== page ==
What you mention above will certainly be possible.  There *are* several 
aspects that I have not yet worked out.  For example, I think we need a way 
to be able to feed arbitrary restore command info to the plugin (much like 
the arbitrary plugin command invocation line).  That way, during the restore, 
the user could specify some plugin specific command that says restore only 
table X or restore to a different database, or whatever, and the plugin could 
adapt accordingly.  I'll work this out so that it is possible.  As with the 
plugin command string, it will probably just be a user definable plugin 
restore string.  

Even better would be to allow the plugin to directly interact with the user, 
but this is probably going to have to wait until much later, because it would 
require a good number of new mechanisms in Bacula (currently even the FD has 
no way to interact with the user, much less a plugin).

>
> While I suspect that you already have a solution for that in mind: if there
> is anything I can do to help you - feel free to ask :)

I have solutions in mind for a lot of things, but surely not for everything. 
In a couple of weeks, I should have more features implemented, and it should 
be a bit more tested with some preliminary documentation. At that point, it 
would be *really* helpful for users to start testing it and to point out any 
deficiencies or problem areas, and also try to force it into as many error 
conditions as possible ...

>
> Oh, for that matter: Once the bpipe plugin knows about these data, it might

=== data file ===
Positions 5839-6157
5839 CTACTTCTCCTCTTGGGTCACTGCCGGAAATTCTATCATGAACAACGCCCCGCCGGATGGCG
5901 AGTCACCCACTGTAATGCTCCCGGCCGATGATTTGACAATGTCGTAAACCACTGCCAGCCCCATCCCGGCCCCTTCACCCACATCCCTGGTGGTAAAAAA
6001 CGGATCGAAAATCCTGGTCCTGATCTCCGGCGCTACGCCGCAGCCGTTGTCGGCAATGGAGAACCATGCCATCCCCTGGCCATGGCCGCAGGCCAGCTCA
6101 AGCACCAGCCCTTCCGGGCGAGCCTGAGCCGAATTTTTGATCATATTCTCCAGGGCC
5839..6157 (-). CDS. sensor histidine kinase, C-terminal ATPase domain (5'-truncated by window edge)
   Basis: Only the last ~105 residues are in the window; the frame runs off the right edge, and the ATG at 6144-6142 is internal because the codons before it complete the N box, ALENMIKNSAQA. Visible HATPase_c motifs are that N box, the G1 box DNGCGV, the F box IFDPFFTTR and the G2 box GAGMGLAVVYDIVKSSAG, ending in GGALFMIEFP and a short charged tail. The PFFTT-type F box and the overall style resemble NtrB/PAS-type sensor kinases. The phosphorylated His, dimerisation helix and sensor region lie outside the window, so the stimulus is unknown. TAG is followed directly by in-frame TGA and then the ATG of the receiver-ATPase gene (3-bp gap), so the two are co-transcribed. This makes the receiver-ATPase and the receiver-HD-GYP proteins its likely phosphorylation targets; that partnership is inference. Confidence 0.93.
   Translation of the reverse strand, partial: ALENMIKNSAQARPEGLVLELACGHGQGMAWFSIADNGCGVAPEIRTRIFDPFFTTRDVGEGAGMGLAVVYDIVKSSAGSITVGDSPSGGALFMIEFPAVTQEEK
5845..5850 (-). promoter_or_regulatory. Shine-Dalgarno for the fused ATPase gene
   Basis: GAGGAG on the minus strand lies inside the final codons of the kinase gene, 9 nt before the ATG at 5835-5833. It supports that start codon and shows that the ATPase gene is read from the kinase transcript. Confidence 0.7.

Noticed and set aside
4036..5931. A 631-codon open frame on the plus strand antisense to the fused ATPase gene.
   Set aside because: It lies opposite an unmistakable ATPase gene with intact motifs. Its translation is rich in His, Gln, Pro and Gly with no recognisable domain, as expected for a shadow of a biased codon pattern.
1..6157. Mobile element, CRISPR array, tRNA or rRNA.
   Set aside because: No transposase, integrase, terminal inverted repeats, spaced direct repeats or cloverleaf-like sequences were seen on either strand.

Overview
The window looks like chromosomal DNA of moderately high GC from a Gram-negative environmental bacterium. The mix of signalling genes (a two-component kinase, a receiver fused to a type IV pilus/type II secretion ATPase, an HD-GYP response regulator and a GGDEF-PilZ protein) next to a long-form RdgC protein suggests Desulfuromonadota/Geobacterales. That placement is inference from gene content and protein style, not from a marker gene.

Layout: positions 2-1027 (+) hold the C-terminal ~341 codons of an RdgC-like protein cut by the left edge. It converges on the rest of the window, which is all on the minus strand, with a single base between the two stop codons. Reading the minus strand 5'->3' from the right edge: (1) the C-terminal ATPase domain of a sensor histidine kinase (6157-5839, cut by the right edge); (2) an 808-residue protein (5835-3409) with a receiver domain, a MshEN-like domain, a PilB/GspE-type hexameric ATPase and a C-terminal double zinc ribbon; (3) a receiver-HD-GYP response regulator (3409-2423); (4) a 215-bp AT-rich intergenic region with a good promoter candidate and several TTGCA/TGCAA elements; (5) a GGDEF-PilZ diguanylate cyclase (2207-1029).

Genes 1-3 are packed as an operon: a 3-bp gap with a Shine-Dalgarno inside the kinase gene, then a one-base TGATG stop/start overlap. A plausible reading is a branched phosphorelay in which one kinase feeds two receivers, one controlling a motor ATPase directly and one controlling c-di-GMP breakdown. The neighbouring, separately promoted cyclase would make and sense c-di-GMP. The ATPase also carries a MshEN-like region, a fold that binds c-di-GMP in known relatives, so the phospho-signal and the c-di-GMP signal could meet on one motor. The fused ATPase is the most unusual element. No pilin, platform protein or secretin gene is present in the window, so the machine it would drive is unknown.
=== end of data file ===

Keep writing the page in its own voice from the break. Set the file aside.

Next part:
> pass them to the readers/writers via the environment, or via some "%w"
> and "%r" flags?

I think that could be a good solution.  My part will be to make sure that the 
plugin has at it's disposal all the information, then it can either use it 
directly or pass it to any other programs it might use in the most 
appropriate way.

Best regards,

Kern

>
> Thx again for your efforts!
>    Bastian
>
> PS: Beauty is in the eye of the beer holder ;) While the syntax you created
> may or may not be "beautiful", it works. This is what matters.

Thanks.  It was inspired from the URI standards, which are 
equally "nonbeautiful", but in very wide use for many things.

   The URI syntax is essentially a URI scheme name 
    like "HTTP", "FTP", "mailto", "URN", "tel", "rtsp", "file", etc., followed
    by a colon character, and then a scheme-specific part. The syntax and
    semantics of the scheme-specific part are determined by the specifications
    that govern the schemes, although the URI syntax does force all schemes to
    adhere to a certain generic syntax that, among other things, reserves
    certain characters for special purposes, without always saying what those
    purposes are. The URI syntax also enforces restrictions on the
    scheme-specific part, in order to, for example, provide for a degree of
    consistency when the part has a hierarchical structure. Percent-encoding
    is an often-misunderstood aspect of URI syntax.